Monday, April 25, 2022

4-25-2022 Newsletter


 Dan Rather and Elliot Kirschner remind us about the weakness of bullies and about our ability to speak out against the bullying hypocrisy of today's GOP.  They provide links to 3 short videos of lawmakers Mallory McMorrow, Ian Mackey, and Brian Schatz defending democracy and decency. Worth reading and watching.
--Dan Rather and Elliot Kirschner, 
"Steady" on Substack, April 24, 2022
Final date to register to vote is midnight, Tuesday, April 26. The primary election is May 17. Update your registration by Tuesday, April 26 if you've changed your name, address, or political party affiliation. 

OPB is interviewing candidates for governor, asking each of them the same questions. 
Read the interviews with the two leading Democratic candidates, 
Tobias Read and Tina Kotek. The other interviews can be found in this list:  

On the May 17 ballot: candidates for governor, Clatsop County Commissioners, State Senate District 16, State House District 32. Check out candidates in this virtual forum recently hosted by Clatsop County Democrats.
INCO endorsed Pam Wev for re-election as Clatsop County Commissioner, District 3. Get more info at and on Facebook at Re-elect Pamela Wev.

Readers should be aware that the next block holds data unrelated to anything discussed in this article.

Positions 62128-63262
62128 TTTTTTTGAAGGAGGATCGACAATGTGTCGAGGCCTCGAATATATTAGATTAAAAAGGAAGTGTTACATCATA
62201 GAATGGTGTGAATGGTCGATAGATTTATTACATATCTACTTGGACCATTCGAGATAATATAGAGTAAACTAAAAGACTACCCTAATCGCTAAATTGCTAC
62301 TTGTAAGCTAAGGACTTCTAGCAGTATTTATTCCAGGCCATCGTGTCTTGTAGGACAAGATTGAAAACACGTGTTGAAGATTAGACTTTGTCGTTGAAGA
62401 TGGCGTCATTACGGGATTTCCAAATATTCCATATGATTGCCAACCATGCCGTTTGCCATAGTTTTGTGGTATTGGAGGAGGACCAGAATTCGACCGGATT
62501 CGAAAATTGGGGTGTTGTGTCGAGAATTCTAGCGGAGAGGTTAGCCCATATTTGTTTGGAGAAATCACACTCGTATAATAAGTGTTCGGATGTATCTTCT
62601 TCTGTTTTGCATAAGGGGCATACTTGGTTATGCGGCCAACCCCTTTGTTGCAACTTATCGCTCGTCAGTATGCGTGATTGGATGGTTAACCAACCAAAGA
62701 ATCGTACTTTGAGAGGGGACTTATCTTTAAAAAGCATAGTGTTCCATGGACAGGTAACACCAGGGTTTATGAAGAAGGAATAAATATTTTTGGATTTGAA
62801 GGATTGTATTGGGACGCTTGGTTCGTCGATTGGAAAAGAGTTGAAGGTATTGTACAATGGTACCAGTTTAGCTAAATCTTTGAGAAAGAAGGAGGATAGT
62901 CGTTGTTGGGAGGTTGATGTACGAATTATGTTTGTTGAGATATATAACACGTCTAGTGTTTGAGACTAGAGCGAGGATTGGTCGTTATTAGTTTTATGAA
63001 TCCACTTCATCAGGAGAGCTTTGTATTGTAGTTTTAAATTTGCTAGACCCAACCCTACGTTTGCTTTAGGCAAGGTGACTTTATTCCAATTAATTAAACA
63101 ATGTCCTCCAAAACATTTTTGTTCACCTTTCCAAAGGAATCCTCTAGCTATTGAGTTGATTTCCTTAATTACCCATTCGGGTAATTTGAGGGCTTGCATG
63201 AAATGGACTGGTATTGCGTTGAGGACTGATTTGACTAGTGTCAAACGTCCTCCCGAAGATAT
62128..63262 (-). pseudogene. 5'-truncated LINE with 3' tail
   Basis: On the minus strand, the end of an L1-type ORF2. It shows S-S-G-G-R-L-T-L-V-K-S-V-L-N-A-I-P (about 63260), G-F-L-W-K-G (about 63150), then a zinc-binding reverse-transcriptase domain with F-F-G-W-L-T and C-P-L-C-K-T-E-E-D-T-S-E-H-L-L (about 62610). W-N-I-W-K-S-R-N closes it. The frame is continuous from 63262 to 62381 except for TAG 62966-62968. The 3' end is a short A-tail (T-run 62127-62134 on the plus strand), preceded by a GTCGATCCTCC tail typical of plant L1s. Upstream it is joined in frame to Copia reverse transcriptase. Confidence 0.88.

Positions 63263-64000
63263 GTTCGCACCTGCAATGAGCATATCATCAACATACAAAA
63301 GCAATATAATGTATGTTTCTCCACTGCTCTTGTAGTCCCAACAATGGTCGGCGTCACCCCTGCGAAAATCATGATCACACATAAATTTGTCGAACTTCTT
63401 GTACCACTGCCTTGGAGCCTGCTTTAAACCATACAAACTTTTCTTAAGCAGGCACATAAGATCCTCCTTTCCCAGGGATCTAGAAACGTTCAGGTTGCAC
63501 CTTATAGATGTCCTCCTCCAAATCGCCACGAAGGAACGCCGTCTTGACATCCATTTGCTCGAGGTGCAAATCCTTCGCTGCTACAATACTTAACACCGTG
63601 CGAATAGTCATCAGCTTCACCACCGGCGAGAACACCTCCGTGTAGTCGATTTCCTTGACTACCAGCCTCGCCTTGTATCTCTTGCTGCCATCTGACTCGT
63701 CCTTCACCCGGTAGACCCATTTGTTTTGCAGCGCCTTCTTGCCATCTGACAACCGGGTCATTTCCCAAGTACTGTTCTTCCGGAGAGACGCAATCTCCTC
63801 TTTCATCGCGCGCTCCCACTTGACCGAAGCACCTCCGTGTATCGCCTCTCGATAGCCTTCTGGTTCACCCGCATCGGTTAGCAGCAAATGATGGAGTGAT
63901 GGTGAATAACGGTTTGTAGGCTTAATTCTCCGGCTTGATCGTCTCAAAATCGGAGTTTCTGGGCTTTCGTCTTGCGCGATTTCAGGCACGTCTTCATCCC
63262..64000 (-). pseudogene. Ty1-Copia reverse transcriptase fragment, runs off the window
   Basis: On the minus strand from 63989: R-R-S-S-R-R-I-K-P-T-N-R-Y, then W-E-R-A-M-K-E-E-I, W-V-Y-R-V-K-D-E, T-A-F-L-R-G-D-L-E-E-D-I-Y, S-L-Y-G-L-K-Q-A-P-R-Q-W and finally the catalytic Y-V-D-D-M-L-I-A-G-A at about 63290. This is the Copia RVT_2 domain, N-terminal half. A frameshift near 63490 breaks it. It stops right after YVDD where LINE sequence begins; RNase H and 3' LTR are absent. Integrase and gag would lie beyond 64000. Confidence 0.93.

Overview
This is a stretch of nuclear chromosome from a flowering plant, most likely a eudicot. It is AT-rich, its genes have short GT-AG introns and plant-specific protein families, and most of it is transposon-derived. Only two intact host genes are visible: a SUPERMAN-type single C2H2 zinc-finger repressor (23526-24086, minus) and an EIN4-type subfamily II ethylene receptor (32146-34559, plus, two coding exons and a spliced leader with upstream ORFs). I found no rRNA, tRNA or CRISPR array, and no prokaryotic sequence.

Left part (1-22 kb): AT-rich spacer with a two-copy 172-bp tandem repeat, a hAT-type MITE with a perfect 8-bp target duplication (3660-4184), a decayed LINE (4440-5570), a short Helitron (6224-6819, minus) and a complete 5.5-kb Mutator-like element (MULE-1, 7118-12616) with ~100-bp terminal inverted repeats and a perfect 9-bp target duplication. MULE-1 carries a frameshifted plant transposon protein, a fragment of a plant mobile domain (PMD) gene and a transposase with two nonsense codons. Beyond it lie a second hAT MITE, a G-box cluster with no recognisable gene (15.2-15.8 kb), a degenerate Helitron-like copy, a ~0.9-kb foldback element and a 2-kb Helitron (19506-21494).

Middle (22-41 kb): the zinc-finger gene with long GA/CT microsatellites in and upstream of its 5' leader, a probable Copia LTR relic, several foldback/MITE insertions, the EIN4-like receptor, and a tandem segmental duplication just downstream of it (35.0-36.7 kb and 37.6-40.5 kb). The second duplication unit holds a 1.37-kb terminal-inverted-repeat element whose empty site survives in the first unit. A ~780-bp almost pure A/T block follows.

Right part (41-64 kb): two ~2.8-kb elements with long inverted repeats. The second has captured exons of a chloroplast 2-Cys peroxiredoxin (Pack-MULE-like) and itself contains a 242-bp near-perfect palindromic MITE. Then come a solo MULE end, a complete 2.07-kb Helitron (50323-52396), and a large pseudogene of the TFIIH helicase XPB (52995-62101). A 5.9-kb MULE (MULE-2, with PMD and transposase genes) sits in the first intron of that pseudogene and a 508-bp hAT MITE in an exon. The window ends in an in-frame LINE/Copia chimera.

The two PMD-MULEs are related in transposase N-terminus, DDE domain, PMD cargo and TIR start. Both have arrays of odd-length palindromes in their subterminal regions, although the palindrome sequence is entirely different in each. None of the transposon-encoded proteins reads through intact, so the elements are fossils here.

INCO's newsletter will be providing info and links to help you be an informed voter for the May 17 primary election. Look for it every Monday after 6 a.m. Send your suggestions for links to Laurie at

Your ballot will arrive soon. Make a plan to vote.
COIN and Indivisibles throughout Oregon are doing great work. Check out the notes from the April 20 COIN meeting. We think you'll be impressed and inspired.
Donate to INCO in April, and Indivisible national will MATCH your contribution up to $500, for a total of $1000 to INCO.
Your contribution to INCO this month will promote informed voting and support a vigorous campaign and election season to elect progressives to office in 2022. Use this link  so Indivisible will double your contribution, up to a total of $500. 
Only donations given through this ActBlue site will be doubled by Indivisible. 
Thank you for supporting INCO.
"High-coercion authoritarian systems are low-information systems — so they often drive blind more than they realize. And even when the truth filters up, or reality in the form of a more powerful foe or Mother Nature slams them in the face so hard it can’t be ignored, their leaders find it hard to change course because their claims to the right to be presidents-for-life rest on their claims to infallibility. And that is why Russia and China are both now struggling.

"I am worried sick about our own democratic system. But as long as we can still vote out incompetent leaders and maintain information ecosystems that will expose systemic lying and defy censorship, we can adapt in an age of rapid change — and that is the single most important competitive advantage a country can have today."
--Tom Friedman, 
"China and Russia Are Giving Authoritarianism a Bad Name," New York Times, April 18, 2022

"Making a difference is not just about charismatic leaders and huge protests. As these books show, social and political shifts are usually the result of sustained, unseen work."